We took all possible precautions so as to avoid any unintended color casts and tinge but as they say, you could never be cautious enough. Don’t worry you don’t have to perform a long list of things to make the correction.
Two clicks is all you need.
To set the correct for any slight distortion of color, we would first need a color reference. This is just to tell the editing software what it should consider as the “right” colors.
To make this reference, we need to take an image of a grey card in the same position as your artwork with the same lighting. Basically, after you set up your art piece, clear the background and make sure that the light is all done properly, hold the grey card in front of the art piece and take a shot.
Yes, that is all it takes.
Just remember to keep all other factors such as distance between the camera and the artwork, angle, and position of the light source, etc exactly the same as will be when taking the image of the actual artwork.
The editing software only needs to know what perfect grey looks like in the lighting setup to figure out the correct tones and colors of all other elements in the image.
Further reading: White Balance For Beginners | A Comprehensive Guide.
Every camera body (even from the same manufacturer) has some color bias. So you always need micro-adjustments to ensure the best possible color reproduction. There is no problem with your camera, this is just a standard process.
Once you are happy with the color and tones of the image. It is time to crop out the background and share your artwork in all its glory.
If you are digitizing your art piece for submitting it for an exhibition or a contest, it is a good idea to read up on how they want the image to be delivered. Some exhibition explicitly want some of the background to remain in the image to help realize the size of the actual art piece.
When cropping try and keep the aspect ratio of the crop same as that of your artwork.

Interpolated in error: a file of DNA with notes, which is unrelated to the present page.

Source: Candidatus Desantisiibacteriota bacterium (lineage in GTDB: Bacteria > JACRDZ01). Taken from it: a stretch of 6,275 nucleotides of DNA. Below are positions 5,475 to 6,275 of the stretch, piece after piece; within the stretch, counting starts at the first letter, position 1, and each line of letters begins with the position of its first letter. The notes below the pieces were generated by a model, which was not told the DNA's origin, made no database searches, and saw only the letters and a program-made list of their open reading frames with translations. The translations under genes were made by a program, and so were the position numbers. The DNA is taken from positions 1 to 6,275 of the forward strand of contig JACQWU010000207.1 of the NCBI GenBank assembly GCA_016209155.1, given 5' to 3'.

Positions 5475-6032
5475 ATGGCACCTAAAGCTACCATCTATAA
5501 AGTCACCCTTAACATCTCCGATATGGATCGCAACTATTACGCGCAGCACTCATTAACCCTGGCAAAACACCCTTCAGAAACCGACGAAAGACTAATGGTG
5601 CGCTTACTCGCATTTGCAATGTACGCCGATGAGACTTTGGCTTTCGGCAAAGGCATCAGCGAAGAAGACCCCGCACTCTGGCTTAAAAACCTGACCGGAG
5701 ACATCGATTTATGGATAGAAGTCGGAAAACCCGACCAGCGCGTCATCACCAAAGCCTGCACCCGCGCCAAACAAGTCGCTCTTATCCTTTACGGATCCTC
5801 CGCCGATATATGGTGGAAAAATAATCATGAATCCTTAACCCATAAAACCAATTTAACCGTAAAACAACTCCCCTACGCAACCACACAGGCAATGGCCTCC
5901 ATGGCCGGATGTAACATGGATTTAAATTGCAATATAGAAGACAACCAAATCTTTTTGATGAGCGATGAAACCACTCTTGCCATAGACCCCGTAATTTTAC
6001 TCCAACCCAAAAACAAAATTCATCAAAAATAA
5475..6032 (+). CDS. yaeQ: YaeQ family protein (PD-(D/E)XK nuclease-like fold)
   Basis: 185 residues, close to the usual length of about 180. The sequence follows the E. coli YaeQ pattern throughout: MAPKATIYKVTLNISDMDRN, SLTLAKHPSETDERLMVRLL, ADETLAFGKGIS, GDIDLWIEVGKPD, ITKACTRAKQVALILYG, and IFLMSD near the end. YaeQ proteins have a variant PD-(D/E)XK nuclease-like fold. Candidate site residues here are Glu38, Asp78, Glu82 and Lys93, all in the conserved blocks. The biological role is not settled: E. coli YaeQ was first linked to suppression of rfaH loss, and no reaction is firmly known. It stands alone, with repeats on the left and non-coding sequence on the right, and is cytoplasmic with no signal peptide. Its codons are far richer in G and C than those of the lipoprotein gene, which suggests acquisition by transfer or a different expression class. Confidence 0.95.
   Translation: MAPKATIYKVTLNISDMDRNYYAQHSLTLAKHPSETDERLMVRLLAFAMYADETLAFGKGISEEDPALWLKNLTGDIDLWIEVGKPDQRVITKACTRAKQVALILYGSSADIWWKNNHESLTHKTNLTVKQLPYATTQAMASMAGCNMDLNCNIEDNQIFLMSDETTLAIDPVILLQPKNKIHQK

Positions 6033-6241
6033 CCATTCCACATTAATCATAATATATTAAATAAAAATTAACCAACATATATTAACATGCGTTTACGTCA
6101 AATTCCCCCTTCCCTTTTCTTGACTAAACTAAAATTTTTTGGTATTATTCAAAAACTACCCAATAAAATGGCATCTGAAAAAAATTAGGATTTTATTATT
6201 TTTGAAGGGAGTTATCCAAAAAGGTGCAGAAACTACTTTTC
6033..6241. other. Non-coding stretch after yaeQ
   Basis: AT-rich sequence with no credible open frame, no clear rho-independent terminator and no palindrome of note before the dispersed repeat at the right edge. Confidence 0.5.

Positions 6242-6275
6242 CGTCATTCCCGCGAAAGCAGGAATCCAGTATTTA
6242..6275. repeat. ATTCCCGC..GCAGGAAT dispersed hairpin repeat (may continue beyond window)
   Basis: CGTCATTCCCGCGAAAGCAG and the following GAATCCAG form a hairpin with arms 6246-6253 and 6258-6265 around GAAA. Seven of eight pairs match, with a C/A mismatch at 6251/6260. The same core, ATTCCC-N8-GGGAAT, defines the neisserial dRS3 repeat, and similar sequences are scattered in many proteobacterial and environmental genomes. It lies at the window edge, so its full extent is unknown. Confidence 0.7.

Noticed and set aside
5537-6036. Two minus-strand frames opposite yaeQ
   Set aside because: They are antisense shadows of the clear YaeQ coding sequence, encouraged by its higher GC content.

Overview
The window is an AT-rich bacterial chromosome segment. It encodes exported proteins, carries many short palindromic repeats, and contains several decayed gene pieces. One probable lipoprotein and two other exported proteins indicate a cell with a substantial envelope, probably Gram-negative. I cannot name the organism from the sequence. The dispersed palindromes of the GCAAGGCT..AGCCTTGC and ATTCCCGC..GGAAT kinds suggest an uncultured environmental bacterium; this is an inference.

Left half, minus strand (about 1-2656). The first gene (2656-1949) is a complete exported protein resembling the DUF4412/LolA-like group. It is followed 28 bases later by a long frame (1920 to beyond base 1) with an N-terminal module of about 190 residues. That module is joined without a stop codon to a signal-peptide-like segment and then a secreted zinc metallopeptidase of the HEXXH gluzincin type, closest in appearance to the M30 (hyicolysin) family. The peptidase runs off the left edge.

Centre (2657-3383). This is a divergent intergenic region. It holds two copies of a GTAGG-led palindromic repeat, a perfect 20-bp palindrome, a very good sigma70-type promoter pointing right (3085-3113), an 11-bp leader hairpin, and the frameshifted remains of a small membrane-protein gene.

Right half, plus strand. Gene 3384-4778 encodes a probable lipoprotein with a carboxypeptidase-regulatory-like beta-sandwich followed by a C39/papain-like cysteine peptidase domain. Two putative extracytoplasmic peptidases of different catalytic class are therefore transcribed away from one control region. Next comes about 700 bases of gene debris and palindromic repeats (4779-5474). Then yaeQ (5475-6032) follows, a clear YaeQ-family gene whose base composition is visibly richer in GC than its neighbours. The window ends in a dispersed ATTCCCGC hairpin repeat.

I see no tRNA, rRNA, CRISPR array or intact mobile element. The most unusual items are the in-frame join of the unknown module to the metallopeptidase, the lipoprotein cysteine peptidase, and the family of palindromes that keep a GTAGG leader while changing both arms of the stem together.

In case you are wondering, the aspect ratio is just a ratio of the length of the image and its breadth. So say if the ration is 3:2, this means that the height of the image and the width of the image compute to a ratio of 3:2.
You can multiply ANY number to BOTH the numbers (3 and 2) to keep the ratio constant. Hence 3ft by 2 ft (multiplying by 1) or 9ft by 6ft (multiplying by 3) all are of the same 3:2 ratio.
If you do not know the ratio your art piece just use the free form crop tool. Crop as close as possible to the edges of the art piece.
When you are done with the all the editing within your software of choice, it is time to export the image.
If you are not submitting it to any competitive event and have no personal requirements, export the image as a JPEG with the highest quality possible. This will take up some space on your drive but the quality will be worth it.
For social media usages, such as uploading it to Instagram and Facebook follow the guidelines and best practices they prescribe.
Here is a detailed post about how to uploading the highest possible quality on Instagram: How To Upload High Quality Photographs To Instagram | Optimizing Secrets.
That is it guys, that is all you need to know about how to make digital version of your artwork and share them with the world on the internet.
I hope you have a very good idea about how to embark on this process and build up each of the segments which would serve you for a long long time.
Thank you so much for reading such a long post.
If you have any further questions, please post them below and I will more than happy to answer them for you.
Keep shooting beautiful.